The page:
Prime Minister Jacinda Ardern is urging Aucklanders to support each other to follow lockdown rules as more details were revealed about how the latest cases are connected to earlier cases.
Auckland entered level 3 lockdown yesterday for the second time this year, less than two weeks after the last three-day lockdown in mid-February.
Ardern announced the alert level changes on Saturday night after a 21-year-old man tested positive earlier that day. He had attended classes at Manukau Institute of Technology (MIT) and visited a number of other locations while potentially infectious.
His mother, case N, also tested positive on Saturday.
While no new cases in the community were reported today, Ardern and Director-General of Health Ashley Bloomfield revealed how case N and her son, case M, are connected to a family who tested positive for Covid-19 in mid-February.
New community cases had contact with infected family
It was revealed today that case N went for a walk with case F on the morning of 15 February, the day after Auckland last went into lockdown. Both families have students who attend Papatoetoe High School.
The other household was the second cluster in the February outbreak. Case F's daughter tested positive on 16 February, and case F tested positive on 17 February.
The contact between the two families was not disclosed to contact tracers prior to the family entering quarantine.
The latest family - case N and M - told officials about the contact later, Ardern said.
She could not say why the first family did not disclose the contact, whether it was for fear that it occurred during level 3 or lack of memory.
Deputy Prime Minister Grant Robertson told Checkpoint he did not believe case M and N's actions were defiant or ideological. He has not seen any evidence they were deliberately ignoring rules and said they had been co-operative.
Ardern urges people to call out rule-breakers
Speaking at her post-Cabinet briefing this afternoon, Ardern urged New Zealanders to encourage each other to follow the alert level rules.
"Rule breaking can prolong that plan, so that is why I'm asking everyone now more than ever to continue to back and support one another and if that means calling a family member or colleague out for not following the rules then we should do that. Do it with kindness, but do it."
She said it was not an instruction to go tell authorities about rule breaking, or for people to do something they were uncomfortable with, but to confront people directly.
"Go and talk to your friend or colleague, if they're sick tell them to go home... I think we should all encourage one another to follow the rules."
Ardern said the contact between cases F and N was a clear breach and was not tolerable, but it was up to police to decide whether to prosecute.
She said those rule breakers were already facing the consequence of having the full judgment of the country.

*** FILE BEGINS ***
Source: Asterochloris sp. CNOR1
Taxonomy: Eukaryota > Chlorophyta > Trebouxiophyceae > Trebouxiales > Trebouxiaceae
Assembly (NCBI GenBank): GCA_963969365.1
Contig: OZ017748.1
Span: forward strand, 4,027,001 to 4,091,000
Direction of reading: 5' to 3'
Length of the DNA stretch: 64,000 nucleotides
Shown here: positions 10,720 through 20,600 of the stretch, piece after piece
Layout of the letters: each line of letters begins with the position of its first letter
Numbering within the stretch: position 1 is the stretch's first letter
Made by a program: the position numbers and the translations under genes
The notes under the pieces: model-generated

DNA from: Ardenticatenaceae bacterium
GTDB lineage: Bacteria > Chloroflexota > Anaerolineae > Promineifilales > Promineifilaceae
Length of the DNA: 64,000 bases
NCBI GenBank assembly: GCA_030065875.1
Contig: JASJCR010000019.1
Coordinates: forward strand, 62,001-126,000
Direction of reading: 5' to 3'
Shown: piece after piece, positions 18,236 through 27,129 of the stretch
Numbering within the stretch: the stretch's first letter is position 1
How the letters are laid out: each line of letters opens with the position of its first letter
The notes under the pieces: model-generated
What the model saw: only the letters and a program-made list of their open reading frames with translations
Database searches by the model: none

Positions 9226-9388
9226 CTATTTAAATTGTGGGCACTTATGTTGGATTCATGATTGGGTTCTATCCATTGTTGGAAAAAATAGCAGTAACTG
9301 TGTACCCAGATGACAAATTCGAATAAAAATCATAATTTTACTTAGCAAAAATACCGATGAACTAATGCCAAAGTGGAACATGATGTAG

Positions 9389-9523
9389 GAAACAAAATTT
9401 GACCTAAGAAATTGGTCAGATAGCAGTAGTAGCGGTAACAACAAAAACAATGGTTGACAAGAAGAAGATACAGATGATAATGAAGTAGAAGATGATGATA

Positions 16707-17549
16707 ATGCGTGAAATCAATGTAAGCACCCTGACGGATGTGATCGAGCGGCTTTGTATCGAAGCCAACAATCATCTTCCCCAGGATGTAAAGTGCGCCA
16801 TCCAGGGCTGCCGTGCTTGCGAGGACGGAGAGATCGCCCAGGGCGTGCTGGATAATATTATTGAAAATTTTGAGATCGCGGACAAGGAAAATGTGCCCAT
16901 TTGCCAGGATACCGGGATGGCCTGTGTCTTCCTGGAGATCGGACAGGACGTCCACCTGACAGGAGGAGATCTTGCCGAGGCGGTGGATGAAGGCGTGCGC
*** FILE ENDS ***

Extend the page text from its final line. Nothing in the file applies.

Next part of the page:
Vaccines to be extended beyond border, MIQ workers
Border and managed isolation and quarantine (MIQ) workers have been receiving their vaccines, and now it will be extended to other people in their households.
It's expected about 50,000 people will start to be vaccinated from later this week.
The next group after border workers and their households to be vaccinated will be front-line non-border health workers, Ardern said.
They include GPs, nurses, GP clinic receptionists and ambulance officers. About 57,000 people fall into this category and they will start to be vaccinated later this month.
Port of Tauranga workers also started receiving their first dose of the Pfizer/BioNTech vaccine today.
Ardern said early evidence appeared very promising in terms of the vaccine's ability to protect individuals and reduce its transmission, so New Zealanders were already "better off" as the vaccine roll-out was underway.
"So as a reminder, one year on from New Zealand's first Covid case, that in relation to the rest of the world, we are also far better off, but for now, today and this week, we need to push on, do what we've done so well, squash this outbreak, get back to normal life, with zero complacency, kindness and team work."
The government will provide another update on the vaccine roll-out on Wednesday.
MIT students told to self-isolate as institute calls for kindness
Bloomfield revealed there are 21 close contacts of case M, the MIT student who tested positive on Saturday. They include classmates and a teacher and must self-isolate for 14 days and be tested twice during that time.
There are also 21 casual-plus contacts, people who were in the student centre or cafe at the same time as case M. They are required to be tested, and isolate until they receive their results.
MIT student president Micah Sili said while it was understandable there was some frustration about case M's movements, it was important to be kind to each other.
"...He is just a student and his family so we need to be compassionate about their circumstances," Sili said.
"We just want to put that message out there to remember to be kind to everyone."
Changes to events following alert level increases
Many Auckland events planned for this week and weekend are being rescheduled or cancelled.
The Auckland Arts Festival was gearing up to celebrate its launch on Thursday, but today the organisers were busy rescheduling as many of the 70 shows in the programme as possible.
Auckland Pride Festival had already been postponed due to the last lockdown, and now organisers were scrambling to reschedule events for later in March and April.
This Saturday, more than 2300 athletes were due to converge on Queenstown for the annual Motatapu running and cycling event - but the event has been canned.
All of the international cricket and netball scheduled for this week will now be played in Wellington and Christchurch.